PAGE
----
Photos of Dubrovnik, Croatia

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Dubrovnik, the historic Ragusa Republic

The old city of Dubrovnik, in southern Dalmatia, is a fortified town on the UNESCO list of World Heritage Sites in recognition of its outstanding medieval architecture. It is now one of the most prominent tourist destinations in the Mediterranean. It was founded as "Ragusa" in the 7th century by refugees from Epidaurum, 15 kilometres south, a town that Avar and Slavic invaders had destroyed at the time.

View to Dubrovnik
Stradun (Placa)
Stradun (or Placa)
Onofrio's Fountain
Stradun (or Placa)
Orlando Column, Luža Square
Rector's Palace, Church of Saint Blaise
Church of Saint Blaise
Rector's Palace
Assumption Cathedral
Market in Dubrovnik
Church of Saint Ignatius
In the Church of Saint Ignatius
Jesuit Stairs
Street to city wall
Minčeta Tower, main wall
View to St. Lawrence Fortress
View to St. Lawrence Fortress, Dubrovnik
North walls, Dubrovnik
View to Revelin, Dubrovnik
View from city walls, Dubrovnik
View to harbour and old town
View from Fort St. Ivana
Ploče Gate
Ploče Gate, Dubrovnik
View from the walls
View from the walls
View from the walls
View from the city walls
View along Stradun (or Placa)
St. Saviour Church
View of Onofrio's Fountain
View from the walls
View from Mount Srđ
View from Mount Srđ
On the Stradun (or Placa)

Ragusa came under Byzantine and later Venetian protection, and it ruled itself between the 14th and 19th centuries as a free state: the maritime Republic of Ragusa. During the 15th and 16th centuries, it became notable for its wealth. An earthquake almost destroyed the city in 1667, and thousands were killed. The Sponza and the Rector's Palace were the only buildings that survived. The city was reconstructed in the baroque style that remains intact to this day; the Church of Saint Blaise, Ragusa-Dubrovnik's patron saint, was built in 1715 on the foundations of the badly damaged Romanesque medieval church.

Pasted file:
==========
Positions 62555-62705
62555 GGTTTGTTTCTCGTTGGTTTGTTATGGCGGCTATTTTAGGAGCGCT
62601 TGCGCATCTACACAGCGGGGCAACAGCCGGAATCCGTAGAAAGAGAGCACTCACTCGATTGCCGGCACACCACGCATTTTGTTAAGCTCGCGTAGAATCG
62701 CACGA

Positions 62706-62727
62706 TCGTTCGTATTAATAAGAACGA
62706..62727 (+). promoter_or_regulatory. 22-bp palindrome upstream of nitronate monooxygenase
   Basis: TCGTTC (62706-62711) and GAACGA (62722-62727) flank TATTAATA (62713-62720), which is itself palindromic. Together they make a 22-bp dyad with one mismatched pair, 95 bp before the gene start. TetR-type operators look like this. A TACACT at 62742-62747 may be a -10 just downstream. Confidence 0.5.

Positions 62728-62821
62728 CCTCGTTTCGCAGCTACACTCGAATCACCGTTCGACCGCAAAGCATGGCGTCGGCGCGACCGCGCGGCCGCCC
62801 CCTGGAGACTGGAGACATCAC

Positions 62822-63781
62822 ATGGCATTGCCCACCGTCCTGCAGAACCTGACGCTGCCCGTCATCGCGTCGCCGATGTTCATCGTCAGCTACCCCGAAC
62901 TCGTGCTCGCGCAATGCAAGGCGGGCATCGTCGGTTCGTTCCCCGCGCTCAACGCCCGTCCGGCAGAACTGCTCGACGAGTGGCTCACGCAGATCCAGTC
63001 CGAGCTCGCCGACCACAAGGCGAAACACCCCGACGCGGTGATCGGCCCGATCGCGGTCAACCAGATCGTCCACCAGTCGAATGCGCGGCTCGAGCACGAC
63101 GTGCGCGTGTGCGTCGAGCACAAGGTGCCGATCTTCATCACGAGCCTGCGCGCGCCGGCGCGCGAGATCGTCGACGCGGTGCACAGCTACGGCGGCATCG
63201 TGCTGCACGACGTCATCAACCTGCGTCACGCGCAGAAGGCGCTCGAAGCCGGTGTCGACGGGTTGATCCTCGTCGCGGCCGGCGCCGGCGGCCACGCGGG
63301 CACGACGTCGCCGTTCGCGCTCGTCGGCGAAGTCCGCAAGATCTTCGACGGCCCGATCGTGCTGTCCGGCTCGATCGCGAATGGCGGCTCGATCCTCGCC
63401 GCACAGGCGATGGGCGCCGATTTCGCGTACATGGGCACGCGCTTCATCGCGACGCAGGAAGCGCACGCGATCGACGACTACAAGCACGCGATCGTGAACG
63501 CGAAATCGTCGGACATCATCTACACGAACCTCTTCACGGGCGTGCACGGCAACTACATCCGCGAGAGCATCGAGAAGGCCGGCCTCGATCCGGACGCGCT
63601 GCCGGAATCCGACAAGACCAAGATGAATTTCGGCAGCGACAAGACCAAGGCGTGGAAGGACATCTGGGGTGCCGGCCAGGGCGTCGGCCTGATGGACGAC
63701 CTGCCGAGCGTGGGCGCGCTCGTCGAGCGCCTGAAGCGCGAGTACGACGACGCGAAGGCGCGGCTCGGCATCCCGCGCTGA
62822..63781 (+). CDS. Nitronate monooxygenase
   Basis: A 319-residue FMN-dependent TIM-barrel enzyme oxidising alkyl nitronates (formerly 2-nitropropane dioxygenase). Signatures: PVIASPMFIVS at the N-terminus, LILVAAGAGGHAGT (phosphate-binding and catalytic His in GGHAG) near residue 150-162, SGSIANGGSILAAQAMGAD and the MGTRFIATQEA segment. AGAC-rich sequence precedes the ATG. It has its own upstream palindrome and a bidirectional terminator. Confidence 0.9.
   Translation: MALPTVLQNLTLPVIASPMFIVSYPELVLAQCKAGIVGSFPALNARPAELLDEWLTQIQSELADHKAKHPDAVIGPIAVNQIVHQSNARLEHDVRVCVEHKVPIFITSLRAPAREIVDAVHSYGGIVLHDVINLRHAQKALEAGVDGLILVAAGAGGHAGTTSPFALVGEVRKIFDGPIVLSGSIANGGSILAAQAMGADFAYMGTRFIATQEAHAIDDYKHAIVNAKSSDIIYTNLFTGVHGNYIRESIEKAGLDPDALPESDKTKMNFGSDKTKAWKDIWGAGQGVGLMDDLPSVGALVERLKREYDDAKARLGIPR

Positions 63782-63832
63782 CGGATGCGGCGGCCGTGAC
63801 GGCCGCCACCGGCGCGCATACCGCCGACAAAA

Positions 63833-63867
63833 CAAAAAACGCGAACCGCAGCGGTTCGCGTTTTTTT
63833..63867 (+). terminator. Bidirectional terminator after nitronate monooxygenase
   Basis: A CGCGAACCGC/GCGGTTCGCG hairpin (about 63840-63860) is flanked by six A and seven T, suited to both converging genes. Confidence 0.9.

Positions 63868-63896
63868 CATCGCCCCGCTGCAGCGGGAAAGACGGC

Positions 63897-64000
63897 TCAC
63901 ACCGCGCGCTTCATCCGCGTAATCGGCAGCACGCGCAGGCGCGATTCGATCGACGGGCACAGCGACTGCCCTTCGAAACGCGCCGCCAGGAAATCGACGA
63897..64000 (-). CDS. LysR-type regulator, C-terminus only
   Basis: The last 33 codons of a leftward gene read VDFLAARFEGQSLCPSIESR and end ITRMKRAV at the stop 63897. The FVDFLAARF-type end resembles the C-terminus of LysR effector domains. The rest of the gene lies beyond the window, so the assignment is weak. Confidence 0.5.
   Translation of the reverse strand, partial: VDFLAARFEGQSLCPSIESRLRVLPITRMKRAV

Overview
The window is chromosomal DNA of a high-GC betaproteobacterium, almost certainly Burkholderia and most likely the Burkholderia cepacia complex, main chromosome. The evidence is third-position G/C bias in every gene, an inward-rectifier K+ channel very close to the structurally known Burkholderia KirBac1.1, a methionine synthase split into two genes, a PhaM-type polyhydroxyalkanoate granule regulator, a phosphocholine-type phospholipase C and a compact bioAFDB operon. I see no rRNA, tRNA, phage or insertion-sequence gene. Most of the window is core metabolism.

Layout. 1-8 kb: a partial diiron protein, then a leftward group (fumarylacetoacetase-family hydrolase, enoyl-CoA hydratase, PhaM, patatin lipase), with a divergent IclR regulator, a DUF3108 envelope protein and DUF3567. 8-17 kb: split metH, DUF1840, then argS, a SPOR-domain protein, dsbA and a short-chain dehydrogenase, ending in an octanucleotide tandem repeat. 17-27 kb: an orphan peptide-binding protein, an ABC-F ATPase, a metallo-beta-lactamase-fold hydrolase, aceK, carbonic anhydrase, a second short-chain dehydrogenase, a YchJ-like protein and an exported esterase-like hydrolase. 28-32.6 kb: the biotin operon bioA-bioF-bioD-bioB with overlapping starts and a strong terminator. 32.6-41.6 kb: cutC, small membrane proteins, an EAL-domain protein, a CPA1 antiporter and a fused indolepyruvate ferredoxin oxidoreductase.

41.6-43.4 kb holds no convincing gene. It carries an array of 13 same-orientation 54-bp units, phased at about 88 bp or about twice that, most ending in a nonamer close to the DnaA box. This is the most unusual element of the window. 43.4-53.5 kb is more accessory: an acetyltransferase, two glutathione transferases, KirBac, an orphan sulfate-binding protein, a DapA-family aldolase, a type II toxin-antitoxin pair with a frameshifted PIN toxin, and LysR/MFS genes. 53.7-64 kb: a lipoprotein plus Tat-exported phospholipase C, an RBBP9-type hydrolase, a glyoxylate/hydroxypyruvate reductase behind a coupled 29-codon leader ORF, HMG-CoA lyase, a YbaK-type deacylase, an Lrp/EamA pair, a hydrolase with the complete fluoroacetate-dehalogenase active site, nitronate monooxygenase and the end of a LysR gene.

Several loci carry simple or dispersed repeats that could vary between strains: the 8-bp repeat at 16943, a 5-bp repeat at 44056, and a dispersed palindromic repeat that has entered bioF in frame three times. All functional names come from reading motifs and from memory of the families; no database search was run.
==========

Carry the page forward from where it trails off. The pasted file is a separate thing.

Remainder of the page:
Like other Mediterranean ports, Dubrovnik began a steady decline as trade diminished in the eastern Mediterranean. On 27 May 1806, French forces occupied the Republic of Ragusa, and in 1810 they issued a proclamation abolishing the Republic. They added its territory to the French Empire's client state, the Napoleonic Kingdom of Italy, and, with Istria and Dalmatia, formed the newly created French Illyrian Provinces. Three years later, the Ragusans rose and, with British forces, forced the French to surrender. The Austrian Empire sent a force "to help the Ragusans", but their real aim was to replace the French and occupy all of Dalmatia, which they did - and never kept their promises to restore the independence of Ragusa.

In the 20th century Dubrovnik, now part of Croatia in Yugoslavia, started to attract tourists, especially after 1979 when it joined the UNESCO list of World Heritage Sites. The Adriatic Highway, connecting it with Rijeka, was opened in 1965. In 1991 Croatia (and Slovenia) declared independence, and on 1 October 1991, the Yugoslav People's Army (JNA), composed primarily of Serbs, attacked Dubrovnik, resulting in a siege that lasted for seven months. Artillery attacks damaged 56% of its buildings to some degree: the historic walled city sustained 650 hits by artillery rounds, and 114 civilians were killed.

Between 1995 and 1999, the damage caused by the shelling of the Old Town was repaired in the original style. General Pavle Strugar, who coordinated the attack on the city, was sentenced to a seven-and-a-half-year prison term by the International Criminal Tribunal for the former Yugoslavia for his role in the attack - considered a war crime. But since then, Dubrovnik has become overwhelmed by tourists; I took the black-and-white photos on this page in 1965 and 1967: the people were almost all locals; the colour photos in 2018 show that there are now only tourists!